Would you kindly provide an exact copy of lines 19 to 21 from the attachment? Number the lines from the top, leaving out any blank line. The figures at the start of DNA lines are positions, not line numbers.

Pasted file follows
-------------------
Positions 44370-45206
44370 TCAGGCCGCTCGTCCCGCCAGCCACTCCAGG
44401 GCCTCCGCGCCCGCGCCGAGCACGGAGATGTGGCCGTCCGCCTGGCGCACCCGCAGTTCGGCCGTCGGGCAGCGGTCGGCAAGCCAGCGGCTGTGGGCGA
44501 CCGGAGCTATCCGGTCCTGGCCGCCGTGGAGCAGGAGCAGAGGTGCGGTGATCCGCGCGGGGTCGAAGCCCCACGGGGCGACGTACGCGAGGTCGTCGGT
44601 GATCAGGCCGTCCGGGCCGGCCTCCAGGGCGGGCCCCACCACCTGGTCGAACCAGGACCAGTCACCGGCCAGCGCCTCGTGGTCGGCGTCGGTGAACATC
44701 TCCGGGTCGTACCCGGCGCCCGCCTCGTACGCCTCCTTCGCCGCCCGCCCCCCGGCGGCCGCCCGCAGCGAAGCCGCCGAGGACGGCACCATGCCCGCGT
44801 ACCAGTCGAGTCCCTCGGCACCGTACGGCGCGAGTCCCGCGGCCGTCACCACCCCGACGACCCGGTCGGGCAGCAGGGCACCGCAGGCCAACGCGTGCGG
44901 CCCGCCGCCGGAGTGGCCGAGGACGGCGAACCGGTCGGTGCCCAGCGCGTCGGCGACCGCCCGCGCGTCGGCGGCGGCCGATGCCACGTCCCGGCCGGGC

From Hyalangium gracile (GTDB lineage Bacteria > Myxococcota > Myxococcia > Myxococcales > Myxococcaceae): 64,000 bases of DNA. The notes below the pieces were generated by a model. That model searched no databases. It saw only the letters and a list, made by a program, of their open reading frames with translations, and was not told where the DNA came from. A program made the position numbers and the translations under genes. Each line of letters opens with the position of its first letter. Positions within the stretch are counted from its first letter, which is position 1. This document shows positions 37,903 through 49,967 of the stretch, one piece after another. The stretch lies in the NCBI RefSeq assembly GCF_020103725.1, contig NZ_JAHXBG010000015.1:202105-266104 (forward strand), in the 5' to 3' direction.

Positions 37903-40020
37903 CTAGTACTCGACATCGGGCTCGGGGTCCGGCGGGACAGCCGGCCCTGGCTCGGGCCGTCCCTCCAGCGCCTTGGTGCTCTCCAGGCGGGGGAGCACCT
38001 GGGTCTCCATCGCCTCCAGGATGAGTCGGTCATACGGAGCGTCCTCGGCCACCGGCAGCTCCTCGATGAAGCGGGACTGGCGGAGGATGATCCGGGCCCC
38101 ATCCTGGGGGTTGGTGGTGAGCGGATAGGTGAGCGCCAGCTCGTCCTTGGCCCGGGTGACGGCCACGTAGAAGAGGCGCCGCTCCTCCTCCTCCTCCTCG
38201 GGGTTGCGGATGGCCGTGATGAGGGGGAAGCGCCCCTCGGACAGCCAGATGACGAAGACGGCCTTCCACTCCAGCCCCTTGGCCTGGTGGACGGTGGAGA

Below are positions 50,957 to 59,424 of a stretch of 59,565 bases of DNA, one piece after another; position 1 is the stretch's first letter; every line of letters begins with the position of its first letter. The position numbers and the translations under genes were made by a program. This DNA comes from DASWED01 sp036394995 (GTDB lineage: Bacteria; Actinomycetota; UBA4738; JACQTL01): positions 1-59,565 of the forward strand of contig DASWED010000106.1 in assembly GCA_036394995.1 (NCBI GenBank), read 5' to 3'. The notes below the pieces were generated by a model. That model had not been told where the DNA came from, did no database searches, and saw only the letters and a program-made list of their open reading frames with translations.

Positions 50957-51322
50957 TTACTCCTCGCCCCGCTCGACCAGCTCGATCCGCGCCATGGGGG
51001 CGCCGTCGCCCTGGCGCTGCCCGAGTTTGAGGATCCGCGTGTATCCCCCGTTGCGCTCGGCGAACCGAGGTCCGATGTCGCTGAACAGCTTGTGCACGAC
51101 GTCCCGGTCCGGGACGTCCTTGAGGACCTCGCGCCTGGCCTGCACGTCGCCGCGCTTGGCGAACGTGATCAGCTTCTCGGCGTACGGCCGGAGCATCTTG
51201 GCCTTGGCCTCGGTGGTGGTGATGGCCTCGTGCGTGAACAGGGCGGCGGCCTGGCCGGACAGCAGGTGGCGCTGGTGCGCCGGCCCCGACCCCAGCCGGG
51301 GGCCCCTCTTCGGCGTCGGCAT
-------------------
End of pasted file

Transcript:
51101 GTCCCGGTCCGGGACGTCCTTGAGGACCTCGCGCCTGGCCTGCACGTCGCCGCGCTTGGCGAACGTGATCAGCTTCTCGGCGTACGGCCGGAGCATCTTG
51201 GCCTTGGCCTCGGTGGTGGTGATGGCCTCGTGCGTGAACAGGGCGGCGGCCTGGCCGGACAGCAGGTGGCGCTGGTGCGCCGGCCCCGACCCCAGCCGGG
51301 GGCCCCTCTTCGGCGTCGGCAT